Published by Lyn on 25 June 2013
We review two coffee table books released to coincide with the 2013 Tour de France, the 100th edition of the great race. By Lynette Eyb.
Tour de France 100: A Photographic History of the World's Greatest Race by Richard Moore.
There's never a shortage of books about the Tour de France – every aspect of the great race has been pored over in minute details over the years. Capturing the race's unique and controversial history has always posed a problem for authors trying to sort the myth from the reality.
However, to coincide with the 2013 Tour de France - the 100th edition of the great bike race – several books have been released that aim to do just that, among them Tour de France 100: The Definitive History of the World's Greatest Race by Isabel Best, Peter Cossins, Chris Sidwells and Clare Griffith, Mapping the Tour de France: The Unofficial history of all 100 Tour de France Races (UK, US) by Ellis Bacon and Golden Stages of the Tour de FranceTo Celebrate the 100th edition of Le Tour (UK, US) by Richard Allchin and Adrian Bell. (Coming up with original titles must have been challenging...)
Here, we talk about two others in more detail.
Firstly, I'm a bit of a sucker for photo-led books. There! That's the disclaimer that justfies why I knew I'd like this book even before I opened it. Photos often tell stories better than words, and a great photo well captioned can be magic.
That's what Richard Moore achieves here more than once. From his 'Doping Dane!' caption for Bjarne Riis to the four-frame spread of Armstrong bullying Filippo Simeoni in 2004, Richard Moore provides a factual and at times bleakly honest account of the history of all 100 Tours de France.
Moore, of course, is one of the most prolific writers on the Tour de France. Previous books include In Search of Robert Millar, Slaying the Badger, and Sky's the Limit, thestory of how Team Sky won the Tour de France with Bradley Wiggins (here's the story directly from Wiggins).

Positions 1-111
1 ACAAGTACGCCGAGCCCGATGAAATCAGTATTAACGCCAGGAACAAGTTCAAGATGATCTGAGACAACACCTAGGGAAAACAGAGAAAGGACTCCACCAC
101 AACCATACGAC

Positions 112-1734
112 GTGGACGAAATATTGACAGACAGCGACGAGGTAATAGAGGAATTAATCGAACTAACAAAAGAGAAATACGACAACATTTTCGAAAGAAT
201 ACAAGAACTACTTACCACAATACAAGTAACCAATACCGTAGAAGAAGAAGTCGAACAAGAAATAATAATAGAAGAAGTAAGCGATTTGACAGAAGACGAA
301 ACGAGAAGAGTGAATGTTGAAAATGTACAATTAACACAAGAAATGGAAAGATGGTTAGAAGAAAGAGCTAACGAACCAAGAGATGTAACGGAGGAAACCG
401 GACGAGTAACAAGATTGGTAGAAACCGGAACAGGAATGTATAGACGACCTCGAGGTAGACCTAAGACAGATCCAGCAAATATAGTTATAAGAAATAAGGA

He breaks this book down into eras characterised by leading riders, key controveries or great rivalries. Each section is led by a 2 or 3-page introduction before the words give way to the photos. And what photos they are: a finely edited selection of photos that, when viewed in one sitting, provide a fine overview of the Tour's history – all its glory and its shame laid bare; the winning at all costs, the fraudulant comebacks, the doping, the deaths, the accidents and the recoveries.
This is the book for your coffee table as you tune in to wait for the peloton to light up your TV screen.
Tour de France 100: A Photographic History of the World's Greatest Race (UK, US) by Richard Moore is out now.
Tour de France: Official 100th Race Anniversary Edition by Françoise and Serge Laget, Philippe Cazaban, Gilles Montgermont
Billed as the 'official' souvenir book of all 100 editions, Tour de France takes a race-by-race approach to reviewing the history of the race.
For each year there's a route map, photographs (not some previously published) and a narrative of how the race unfolded. The early 20th century race profiles are great, as are the images of these races; advertisements for races and the covers of old magazines are also used to capture the magic of classic encounters. Profiles of each of the jerseys are run throughout the book, providing a history of the yellow jersey, the green jersey, the polka-dot jersey, and the white jersey.
Of the two books reviewed here, however, it's Moore's that covers the Armstrong era most successfully, likely owing to the more flexible design of his book. The official version is trapped in a year-by-year breakdown of each Tour, and forced to soldier on, recounting in faithful detail each of Armstrong's 'wins' (though without the inverted commas) as they happened. Editor Peter Cossins confirmed that the French version of the book had been written before the Armstrong confession, with the English edition re-edited after the USADA ruling. This must have presented some problems for the team working on the book given that, pre-USADA, the team would have had no alternative but to present the Armstrong years as legitimate victories.
Given the timing, the 7 Armstrong wins have been amended to include the USADA ruling and to remove him as winner, but the narratives are true to the races themselves. After headlines like 'Armstrong claws back the great escape' and 'Rumsas affair taints Armstrong's fourth title', there's a two-page spread entitled 'USADA dossier leads to Armstrong's disgrace', which ends by giving Armstrong the last say, telling Oprah: "I am flawed, deeply flawed", as if that was excuse enough to explain it all away.
Those years, though, and the interpretation of such quotes and occurences will always be subject to debate, not much of it objective. Armstrong aside, this book is an excellent account of the history of the Tour de France, and a worthy souvenir for Tour fans.
Tour de France: Official 100th Race Anniversary Edition by Françoise and Serge Laget, Philippe Cazaban, Gilles Montgermont is out now (UK, US).